Treatment of recurrence presents a somewhat different scenario. At diagnosis, stage I cervical cancers are associated with an 85% to 90% probability of cure. With this in mind, it is not difficult to look beyond treatment and address issues of sexuality and fertility. However, in the setting of recurrent disease, with cure rates varying from 40% to 60%, survival is very much threatened. Patients previously treated with surgery alone tend to receive radiation therapy, and conversely, patients previously treated with radiation therapy alone tend to be candidates for pelvic exenteration. The latter procedure represents the ultimate in surgical aggressiveness, producing obvious changes in body function. In the 1970s and 1980s, surgeons addressed the issue of sexuality by offering construction of a neovagina (using muscle or skin) at the time of surgery. Sexuality was interpreted as intercourse, and success was measured by the length and size of the resulting vagina, not its functional status or the patient's satisfaction. The naivety associated with such rudimentary interpretation and evaluation is readily evident. Not unexpectedly, pelvic exenteration has been well documented to be associated with profound effects on quality of life, body image, and sexual functioning.[8,9] The Future
What then is the best management? Despite the suggestion in the literature that most patients benefit from brief psychosexual interventions such as counseling and support, the needs of most patients are unmet. Dr. Carter and colleagues have touched upon methods to meet those needs within a sexual-health program. Such a comprehensive approach should not be limited to cervical cancer. Many other malignancies, such as breast cancer and hematologic malignancies, interfere with sexuality and fertility. In an ideal setting, trained professionals interested in the preservation of sexuality and fertility should evaluate all new cancer patients, preferably as part of tumor site groups or teams in a cancer center. Patients identified as being at risk would then be offered assistance in whatever domain required. Although the above services could be offered off-site, the presence of such expertise within the cancer center has the advantage of access to the treating physician and the patient chart, including medical history, therapy, and medications. Inclusion of such a program within one of these facilities would truly justify the use of the term "comprehensive cancer center."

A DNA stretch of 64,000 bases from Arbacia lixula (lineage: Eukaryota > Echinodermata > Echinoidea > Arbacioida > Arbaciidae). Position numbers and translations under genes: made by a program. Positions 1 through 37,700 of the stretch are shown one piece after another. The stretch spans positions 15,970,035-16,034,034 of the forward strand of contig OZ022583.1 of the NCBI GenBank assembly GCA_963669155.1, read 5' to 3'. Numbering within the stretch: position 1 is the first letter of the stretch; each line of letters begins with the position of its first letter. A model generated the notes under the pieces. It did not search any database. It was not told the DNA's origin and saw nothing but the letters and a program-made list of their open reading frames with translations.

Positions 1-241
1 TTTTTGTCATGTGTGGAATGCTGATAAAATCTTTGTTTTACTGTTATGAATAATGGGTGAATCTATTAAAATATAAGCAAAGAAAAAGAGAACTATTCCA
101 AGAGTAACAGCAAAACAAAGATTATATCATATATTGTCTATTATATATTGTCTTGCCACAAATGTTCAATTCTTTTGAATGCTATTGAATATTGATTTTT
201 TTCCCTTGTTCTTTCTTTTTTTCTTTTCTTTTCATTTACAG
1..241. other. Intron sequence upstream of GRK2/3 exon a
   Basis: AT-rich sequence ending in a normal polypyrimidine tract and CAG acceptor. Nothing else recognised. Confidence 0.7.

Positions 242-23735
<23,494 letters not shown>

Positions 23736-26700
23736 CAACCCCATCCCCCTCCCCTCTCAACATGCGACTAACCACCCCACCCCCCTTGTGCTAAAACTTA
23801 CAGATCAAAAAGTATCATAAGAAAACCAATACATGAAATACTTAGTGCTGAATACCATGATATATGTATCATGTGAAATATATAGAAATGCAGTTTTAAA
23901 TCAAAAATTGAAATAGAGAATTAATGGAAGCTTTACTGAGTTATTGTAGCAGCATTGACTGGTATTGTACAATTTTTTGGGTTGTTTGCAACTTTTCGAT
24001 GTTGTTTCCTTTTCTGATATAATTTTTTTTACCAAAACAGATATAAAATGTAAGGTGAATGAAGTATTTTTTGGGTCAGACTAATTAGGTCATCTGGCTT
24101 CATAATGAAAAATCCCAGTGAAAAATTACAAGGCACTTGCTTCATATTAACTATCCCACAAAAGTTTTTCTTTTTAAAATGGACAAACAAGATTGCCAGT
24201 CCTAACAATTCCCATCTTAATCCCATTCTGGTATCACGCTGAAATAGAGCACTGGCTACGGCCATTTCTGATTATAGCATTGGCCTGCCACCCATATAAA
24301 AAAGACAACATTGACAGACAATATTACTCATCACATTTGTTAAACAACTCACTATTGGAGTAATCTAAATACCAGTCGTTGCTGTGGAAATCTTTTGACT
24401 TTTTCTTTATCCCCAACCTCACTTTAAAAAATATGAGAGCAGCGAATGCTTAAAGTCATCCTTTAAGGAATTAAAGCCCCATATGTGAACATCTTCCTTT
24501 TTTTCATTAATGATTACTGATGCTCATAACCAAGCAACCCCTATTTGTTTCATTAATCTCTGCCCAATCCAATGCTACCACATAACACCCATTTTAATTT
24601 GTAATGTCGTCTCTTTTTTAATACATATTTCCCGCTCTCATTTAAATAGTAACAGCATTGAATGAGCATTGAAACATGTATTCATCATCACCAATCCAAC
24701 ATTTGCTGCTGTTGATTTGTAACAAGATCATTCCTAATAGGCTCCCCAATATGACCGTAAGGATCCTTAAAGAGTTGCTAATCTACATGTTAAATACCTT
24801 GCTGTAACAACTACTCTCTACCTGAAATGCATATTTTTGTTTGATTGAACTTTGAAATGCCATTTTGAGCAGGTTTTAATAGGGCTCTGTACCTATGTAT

2. Andersen BL, Lachenbruch PA, Anderson B, et al: Sexual dysfunction and signs of gynecologic cancer. Cancer 57:1880-1886, 1986.
3. Schiffman M, Castle PE: Human papillomavirus: Epidemiology and public health. Arch Pathol Lab Med 127:930-934, 2003.
4. Grumann M, Robertson R, Hacker NF, et al: Sexual functioning in patients following radical hysterectomy for stage Ib cancer of the cervix. Int J Gynecol Cancer 11:372-380, 2001. 5. Jensen PT, Groenvold M, Klee MC, et al: Longitudinal study of sexual function and vaginal changes after radiotherapy for cervical cancer. Int J Radiat Oncol Biol Phys 56:937- 949, 2003.
6. Covens AL, van der Putten HW, Fyles AW, et al: Laparoscopic ovarian transposition. Eur J Gynecol Oncol 17:177-182, 1996.
7. Posada MN, Kolp L, Garcia JE: Fertility options for female cancer patients: Facts and fiction. Fertil Steril 75:647-653, 2001.
8. Andersen BL, Hacker NF: Psychosexual adjustment following pelvic exenteration. Obstet Gynecol 61:331-338, 1983.
9. Dempsey GM, Buchsbaum HJ, Morrison J: Psychosocial adjustment to pelvic exenteration. Gynecol Oncol 3:325-334, 1975.
10. Robinson JW, Faris PD, Scott CB: Psychoeducational group increases vaginal dilation for younger women and reduces sexual fears for women of all ages with gynecological carcinoma treated with radiotherapy. Int J Radiat Oncol Biol Phys 44:497-506, 1999.